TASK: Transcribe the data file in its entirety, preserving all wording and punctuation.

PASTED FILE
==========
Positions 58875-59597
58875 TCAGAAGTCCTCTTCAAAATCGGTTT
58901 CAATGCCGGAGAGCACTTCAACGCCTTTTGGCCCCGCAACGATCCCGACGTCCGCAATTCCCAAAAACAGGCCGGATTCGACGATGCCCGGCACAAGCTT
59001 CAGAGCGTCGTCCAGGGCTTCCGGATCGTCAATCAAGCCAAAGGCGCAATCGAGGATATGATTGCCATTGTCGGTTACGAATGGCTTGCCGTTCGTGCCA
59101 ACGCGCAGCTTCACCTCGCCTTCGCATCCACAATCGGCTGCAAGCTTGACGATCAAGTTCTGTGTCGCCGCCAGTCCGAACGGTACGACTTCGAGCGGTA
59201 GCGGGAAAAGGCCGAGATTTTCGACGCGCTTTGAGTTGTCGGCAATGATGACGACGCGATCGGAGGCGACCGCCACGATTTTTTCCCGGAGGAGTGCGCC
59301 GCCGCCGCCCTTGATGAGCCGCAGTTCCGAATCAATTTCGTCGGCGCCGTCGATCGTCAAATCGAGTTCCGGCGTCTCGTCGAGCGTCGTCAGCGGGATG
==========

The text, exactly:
Positions 58875-59597
58875 TCAGAAGTCCTCTTCAAAATCGGTTT
58901 CAATGCCGGAGAGCACTTCAACGCCTTTTGGCCCCGCAACGATCCCGACGTCCGCAATTCCCAAAAACAGGCCGGATTCGACGATGCCCGGCACAAGCTT
59001 CAGAGCGTCGTCCAGGGCTTCCGGATCGTCAATCAAGCCAAAGGCGCAATCGAGGATATGATTGCCATTGTCGGTTACGAATGGCTTGCCGTTCGTGCCA
59101 ACGCGCAGCTTCACCTCGCCTTCGCATCCACAATCGGCTGCAAGCTTGACGATCAAGTTCTGTGTCGCCGCCAGTCCGAACGGTACGACTTCGAGCGGTA
59201 GCGGGAAAAGGCCGAGATTTTCGACGCGCTTTGAGTTGTCGGCAATGATGACGACGCGATCGGAGGCGACCGCCACGATTTTTTCCCGGAGGAGTGCGCC
59301 GCCGCCGCCCTTGATGAGCCGCAGTTCCGAATCAATTTCGTCGGCGCCGTCGATCGTCAAATCGAGTTCCGGCGTCTCGTCGAGCGTCGTCAGCGGGATG